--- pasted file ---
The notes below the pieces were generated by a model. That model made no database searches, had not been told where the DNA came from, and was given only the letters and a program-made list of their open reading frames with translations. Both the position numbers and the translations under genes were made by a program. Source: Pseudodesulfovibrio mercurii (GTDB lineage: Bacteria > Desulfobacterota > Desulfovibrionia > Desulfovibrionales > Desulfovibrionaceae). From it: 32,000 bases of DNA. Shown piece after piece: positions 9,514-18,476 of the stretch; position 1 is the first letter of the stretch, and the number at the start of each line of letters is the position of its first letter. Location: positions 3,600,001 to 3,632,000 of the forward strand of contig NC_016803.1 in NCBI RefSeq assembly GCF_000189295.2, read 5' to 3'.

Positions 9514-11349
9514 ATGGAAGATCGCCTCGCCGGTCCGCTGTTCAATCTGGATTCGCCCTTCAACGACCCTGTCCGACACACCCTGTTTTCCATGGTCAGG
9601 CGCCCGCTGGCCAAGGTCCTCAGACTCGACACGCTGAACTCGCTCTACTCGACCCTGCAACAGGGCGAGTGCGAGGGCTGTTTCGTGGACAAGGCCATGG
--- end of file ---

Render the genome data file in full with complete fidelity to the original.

The notes below the pieces were generated by a model. That model made no database searches, had not been told where the DNA came from, and was given only the letters and a program-made list of their open reading frames with translations. Both the position numbers and the translations under genes were made by a program. Source: Pseudodesulfovibrio mercurii (GTDB lineage: Bacteria > Desulfobacterota > Desulfovibrionia > Desulfovibrionales > Desulfovibrionaceae). From it: 32,000 bases of DNA. Shown piece after piece: positions 9,514-18,476 of the stretch; position 1 is the first letter of the stretch, and the number at the start of each line of letters is the position of its first letter. Location: positions 3,600,001 to 3,632,000 of the forward strand of contig NC_016803.1 in NCBI RefSeq assembly GCF_000189295.2, read 5' to 3'.

Positions 9514-11349
9514 ATGGAAGATCGCCTCGCCGGTCCGCTGTTCAATCTGGATTCGCCCTTCAACGACCCTGTCCGACACACCCTGTTTTCCATGGTCAGG
9601 CGCCCGCTGGCCAAGGTCCTCAGACTCGACACGCTGAACTCGCTCTACTCGACCCTGCAACAGGGCGAGTGCGAGGGCTGTTTCGTGGACAAGGCCATGG